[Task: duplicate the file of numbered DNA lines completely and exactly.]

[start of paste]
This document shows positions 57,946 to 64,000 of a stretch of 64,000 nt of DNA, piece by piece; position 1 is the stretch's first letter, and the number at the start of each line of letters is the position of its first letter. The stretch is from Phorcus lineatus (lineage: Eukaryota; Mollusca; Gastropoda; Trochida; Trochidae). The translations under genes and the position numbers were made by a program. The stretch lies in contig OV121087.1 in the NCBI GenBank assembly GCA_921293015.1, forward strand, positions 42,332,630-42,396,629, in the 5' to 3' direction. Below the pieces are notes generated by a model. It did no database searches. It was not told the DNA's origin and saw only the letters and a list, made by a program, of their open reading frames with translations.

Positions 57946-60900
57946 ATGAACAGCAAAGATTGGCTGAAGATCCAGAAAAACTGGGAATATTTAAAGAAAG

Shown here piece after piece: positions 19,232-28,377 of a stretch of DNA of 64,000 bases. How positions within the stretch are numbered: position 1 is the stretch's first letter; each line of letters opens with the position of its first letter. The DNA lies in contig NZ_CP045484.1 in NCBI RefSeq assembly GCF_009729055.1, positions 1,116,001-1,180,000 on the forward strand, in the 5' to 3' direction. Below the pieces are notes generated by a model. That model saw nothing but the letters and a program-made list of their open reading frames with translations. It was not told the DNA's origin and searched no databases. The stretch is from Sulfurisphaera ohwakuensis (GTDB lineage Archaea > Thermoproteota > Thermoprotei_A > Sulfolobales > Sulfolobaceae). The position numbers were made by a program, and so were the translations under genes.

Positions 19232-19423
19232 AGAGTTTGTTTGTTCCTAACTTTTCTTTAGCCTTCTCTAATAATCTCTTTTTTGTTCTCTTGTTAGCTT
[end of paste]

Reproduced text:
This document shows positions 57,946 to 64,000 of a stretch of 64,000 nt of DNA, piece by piece; position 1 is the stretch's first letter, and the number at the start of each line of letters is the position of its first letter. The stretch is from Phorcus lineatus (lineage: Eukaryota; Mollusca; Gastropoda; Trochida; Trochidae). The translations under genes and the position numbers were made by a program. The stretch lies in contig OV121087.1 in the NCBI GenBank assembly GCA_921293015.1, forward strand, positions 42,332,630-42,396,629, in the 5' to 3' direction. Below the pieces are notes generated by a model. It did no database searches. It was not told the DNA's origin and saw only the letters and a list, made by a program, of their open reading frames with translations.

Positions 57946-60900
57946 ATGAACAGCAAAGATTGGCTGAAGATCCAGAAAAACTGGGAATATTTAAAGAAAG

Shown here piece after piece: positions 19,232-28,377 of a stretch of DNA of 64,000 bases. How positions within the stretch are numbered: position 1 is the stretch's first letter; each line of letters opens with the position of its first letter. The DNA lies in contig NZ_CP045484.1 in NCBI RefSeq assembly GCF_009729055.1, positions 1,116,001-1,180,000 on the forward strand, in the 5' to 3' direction. Below the pieces are notes generated by a model. That model saw nothing but the letters and a program-made list of their open reading frames with translations. It was not told the DNA's origin and searched no databases. The stretch is from Sulfurisphaera ohwakuensis (GTDB lineage Archaea > Thermoproteota > Thermoprotei_A > Sulfolobales > Sulfolobaceae). The position numbers were made by a program, and so were the translations under genes.

Positions 19232-19423
19232 AGAGTTTGTTTGTTCCTAACTTTTCTTTAGCCTTCTCTAATAATCTCTTTTTTGTTCTCTTGTTAGCTT